--io_size=10g --blocksize=4k --ioengine=libaio --fsync=1 --iodepth=1 \
     --direct=1 --numjobs=1 --runtime=60 --group_reporting

Use --fsync=0 for testing without sync to permanent storage (if getting data to drive internal cache is enough) and set --iodepth=32 for QD32 testing. Finally, set --blocksize=2048kto get some idea about usable bandwidth for video editing (but remember that video software usually has QD1 or QD2).

Most of the time it's enough to keep all application files (executable files, icons, databases, etc) on fast SSD. All sequential data such as video files and photos can be stored on HDD or a HDD RAID because those only need sequential access and if your budget is limited, storing sequential access files on HDD is much cheaper. However, make sure that your photo catalog software keeps its content index database and thumbnails on the SSD. If you go high end (year 2020 that means 4K video with 10 bit per color channel) you should get storage system with 3-5 Gbps which means HDD RAID with 4-6 data disks plus parity disks. (Source: https://www.quora.com/Whats-the-recommended-speed-for-a-hard-drive-to-edit-in-10-bit-4K-in-Mb-S-MBPS). Note that the amount of storage you need for such source material will be counted in 10s of terabytes so going all SSD is not a realistic option due high cost.

In addition, as you're interested in video editing, I'd expect enough RAM to be much much better investment for video editing/creating work. Video work should not require random 4K performance. I'd recommend at least 32 GB RAM for any video related work unless your video clips are really, really short. If your system seems unstable, get a high quality power source - I'd suggest Corsair or Silverstone). If the system still seems unstable, get UPS. If the system still is not stable enough for you, get ECC RAM - this often requires upgrading the motherboard and CPU, too.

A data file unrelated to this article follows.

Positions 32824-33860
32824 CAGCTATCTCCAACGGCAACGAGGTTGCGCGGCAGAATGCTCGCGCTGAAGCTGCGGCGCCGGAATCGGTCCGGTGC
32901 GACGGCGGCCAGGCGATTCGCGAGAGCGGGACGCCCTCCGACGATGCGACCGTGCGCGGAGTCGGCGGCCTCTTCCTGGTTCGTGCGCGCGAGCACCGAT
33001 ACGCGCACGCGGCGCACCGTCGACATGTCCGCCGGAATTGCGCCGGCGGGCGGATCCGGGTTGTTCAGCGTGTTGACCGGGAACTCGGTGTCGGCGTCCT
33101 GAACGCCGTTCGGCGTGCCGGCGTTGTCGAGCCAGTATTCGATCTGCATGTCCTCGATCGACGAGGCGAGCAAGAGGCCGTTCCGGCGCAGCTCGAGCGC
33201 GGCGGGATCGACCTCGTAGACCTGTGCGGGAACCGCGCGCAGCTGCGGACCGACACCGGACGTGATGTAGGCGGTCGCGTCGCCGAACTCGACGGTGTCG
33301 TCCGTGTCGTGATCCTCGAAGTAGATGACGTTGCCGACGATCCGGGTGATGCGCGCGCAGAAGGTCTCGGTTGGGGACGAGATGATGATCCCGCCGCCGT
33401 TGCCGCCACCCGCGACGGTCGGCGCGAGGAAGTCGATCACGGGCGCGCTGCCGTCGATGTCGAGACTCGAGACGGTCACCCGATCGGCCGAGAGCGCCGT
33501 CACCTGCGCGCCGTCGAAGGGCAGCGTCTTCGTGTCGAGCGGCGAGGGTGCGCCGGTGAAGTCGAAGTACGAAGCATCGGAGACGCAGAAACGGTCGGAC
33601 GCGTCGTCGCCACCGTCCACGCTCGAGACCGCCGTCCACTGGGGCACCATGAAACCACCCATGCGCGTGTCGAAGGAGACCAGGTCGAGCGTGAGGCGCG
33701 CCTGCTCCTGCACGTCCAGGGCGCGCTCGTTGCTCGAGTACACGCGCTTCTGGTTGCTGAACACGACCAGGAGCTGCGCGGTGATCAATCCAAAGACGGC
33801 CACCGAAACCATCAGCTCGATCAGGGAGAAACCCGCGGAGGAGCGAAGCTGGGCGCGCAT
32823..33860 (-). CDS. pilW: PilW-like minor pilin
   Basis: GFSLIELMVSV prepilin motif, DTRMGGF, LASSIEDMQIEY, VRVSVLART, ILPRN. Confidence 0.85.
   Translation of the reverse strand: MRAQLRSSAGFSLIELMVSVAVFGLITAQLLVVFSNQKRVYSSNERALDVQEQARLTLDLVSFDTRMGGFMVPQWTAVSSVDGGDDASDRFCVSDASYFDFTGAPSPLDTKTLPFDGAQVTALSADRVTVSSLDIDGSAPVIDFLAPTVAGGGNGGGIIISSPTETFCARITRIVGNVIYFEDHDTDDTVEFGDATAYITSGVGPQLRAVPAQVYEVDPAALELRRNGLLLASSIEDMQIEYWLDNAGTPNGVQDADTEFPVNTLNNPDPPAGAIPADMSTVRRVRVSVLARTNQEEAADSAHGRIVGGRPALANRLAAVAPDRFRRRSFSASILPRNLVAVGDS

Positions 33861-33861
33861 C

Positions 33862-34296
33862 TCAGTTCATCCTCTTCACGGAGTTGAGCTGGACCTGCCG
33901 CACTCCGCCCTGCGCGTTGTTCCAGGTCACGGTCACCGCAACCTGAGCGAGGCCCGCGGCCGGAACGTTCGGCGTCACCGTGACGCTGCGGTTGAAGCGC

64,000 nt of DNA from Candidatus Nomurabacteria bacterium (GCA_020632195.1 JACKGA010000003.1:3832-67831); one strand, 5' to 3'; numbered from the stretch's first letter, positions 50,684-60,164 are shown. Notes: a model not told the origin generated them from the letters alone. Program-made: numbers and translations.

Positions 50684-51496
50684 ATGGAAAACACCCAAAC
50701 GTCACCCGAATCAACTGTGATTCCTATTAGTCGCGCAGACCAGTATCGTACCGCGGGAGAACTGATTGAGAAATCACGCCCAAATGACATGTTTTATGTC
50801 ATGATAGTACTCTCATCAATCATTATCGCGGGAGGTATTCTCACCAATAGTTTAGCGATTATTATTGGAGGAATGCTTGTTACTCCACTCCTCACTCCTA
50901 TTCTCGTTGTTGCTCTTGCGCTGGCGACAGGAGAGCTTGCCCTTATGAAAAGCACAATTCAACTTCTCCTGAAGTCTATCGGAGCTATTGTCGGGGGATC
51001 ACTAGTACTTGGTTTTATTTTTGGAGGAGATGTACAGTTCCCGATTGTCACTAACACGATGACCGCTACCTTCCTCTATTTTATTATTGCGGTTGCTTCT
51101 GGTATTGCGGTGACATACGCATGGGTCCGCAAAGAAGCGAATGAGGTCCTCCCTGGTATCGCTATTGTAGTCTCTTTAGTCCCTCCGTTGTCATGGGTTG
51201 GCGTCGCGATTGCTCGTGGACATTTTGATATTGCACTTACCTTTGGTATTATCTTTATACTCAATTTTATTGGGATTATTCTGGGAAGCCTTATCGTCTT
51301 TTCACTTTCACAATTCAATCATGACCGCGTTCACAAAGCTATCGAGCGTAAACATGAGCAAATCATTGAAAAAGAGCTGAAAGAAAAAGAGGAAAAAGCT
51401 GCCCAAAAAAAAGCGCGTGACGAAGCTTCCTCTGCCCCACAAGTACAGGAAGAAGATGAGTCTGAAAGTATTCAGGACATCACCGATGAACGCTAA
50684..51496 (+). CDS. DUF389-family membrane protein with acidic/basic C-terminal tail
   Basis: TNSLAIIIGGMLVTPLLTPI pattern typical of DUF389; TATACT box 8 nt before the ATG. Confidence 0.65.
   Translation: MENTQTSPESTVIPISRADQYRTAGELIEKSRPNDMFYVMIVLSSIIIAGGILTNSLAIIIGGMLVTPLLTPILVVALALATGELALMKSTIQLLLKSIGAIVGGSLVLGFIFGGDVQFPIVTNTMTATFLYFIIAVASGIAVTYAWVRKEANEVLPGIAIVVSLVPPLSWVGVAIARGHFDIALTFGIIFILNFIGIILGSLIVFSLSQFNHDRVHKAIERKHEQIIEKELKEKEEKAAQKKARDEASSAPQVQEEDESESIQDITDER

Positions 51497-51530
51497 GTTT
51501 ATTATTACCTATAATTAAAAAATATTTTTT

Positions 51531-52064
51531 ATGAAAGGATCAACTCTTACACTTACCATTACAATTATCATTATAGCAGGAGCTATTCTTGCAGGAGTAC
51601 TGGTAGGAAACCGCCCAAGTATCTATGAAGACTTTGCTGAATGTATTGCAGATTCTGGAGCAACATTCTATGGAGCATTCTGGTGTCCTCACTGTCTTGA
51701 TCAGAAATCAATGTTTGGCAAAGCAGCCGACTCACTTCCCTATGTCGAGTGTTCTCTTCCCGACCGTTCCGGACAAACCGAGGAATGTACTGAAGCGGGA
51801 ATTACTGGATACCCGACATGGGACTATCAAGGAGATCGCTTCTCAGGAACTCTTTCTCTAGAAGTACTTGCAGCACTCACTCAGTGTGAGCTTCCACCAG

• 2
    This should be the accepted answer.
    – FarO
    Sep 6, 2017 at 12:20
  • See also: askubuntu.com/a/991311/50254 Jan 25, 2018 at 13:24
  • If you run Linux and have the existing workload, you can run iostat -tmxyz 5 (may need sudo depending on distribution) to get stats every 5 seconds and look at the aqu-sz (or avgqu-sz if your iostat is some older variant). That's your QD value above 1 for your real world needs (the value displayed is the amount of commands in the queue and doesn't include currently executing command). Expect to see value less than 4 in most cases. Sep 17, 2022 at 12:28

QD is basically a measurement of how many threads are working on the SSD.

Most users will only hit a QD of 1 however in a server environment under intense IO load you can hit up to 64 or 128.

I would get something like this in whatever size you want. http://www.amazon.com/Samsung-2-5-Inch-Internal-MZ-75E250B-AM/dp/B00OAJ412U/ref=sr_1_1?s=pc&ie=UTF8&qid=1457283469&sr=1-1&keywords=ssd

Here is a paper that talks about QD in length: http://www.samsung.com/global/business/semiconductor/minisite/SSD/global/html/whitepaper/whitepaper08.html

  • Thanks, samsung 850 pro 250gb has values of 10.000 IOPS random read 4K and 36.000 IOPS random write 4K. Is there a better SSD than this values? And my system disk takes up 50gb place so 240gb ssd is it necessary? 120gb is not it enough?
    – ATES
    Mar 6, 2016 at 17:09
  • I don't think queue depth is the same thing as thread. For example in CrystalDiskMark these two can be adjusted independently.
    – Tom Yan
    Mar 7, 2016 at 1:37

Your Answer

By clicking “Post Your Answer”, you agree to our terms of service, privacy policy and cookie policy

Not the answer you're looking for? Browse other questions tagged or ask your own question.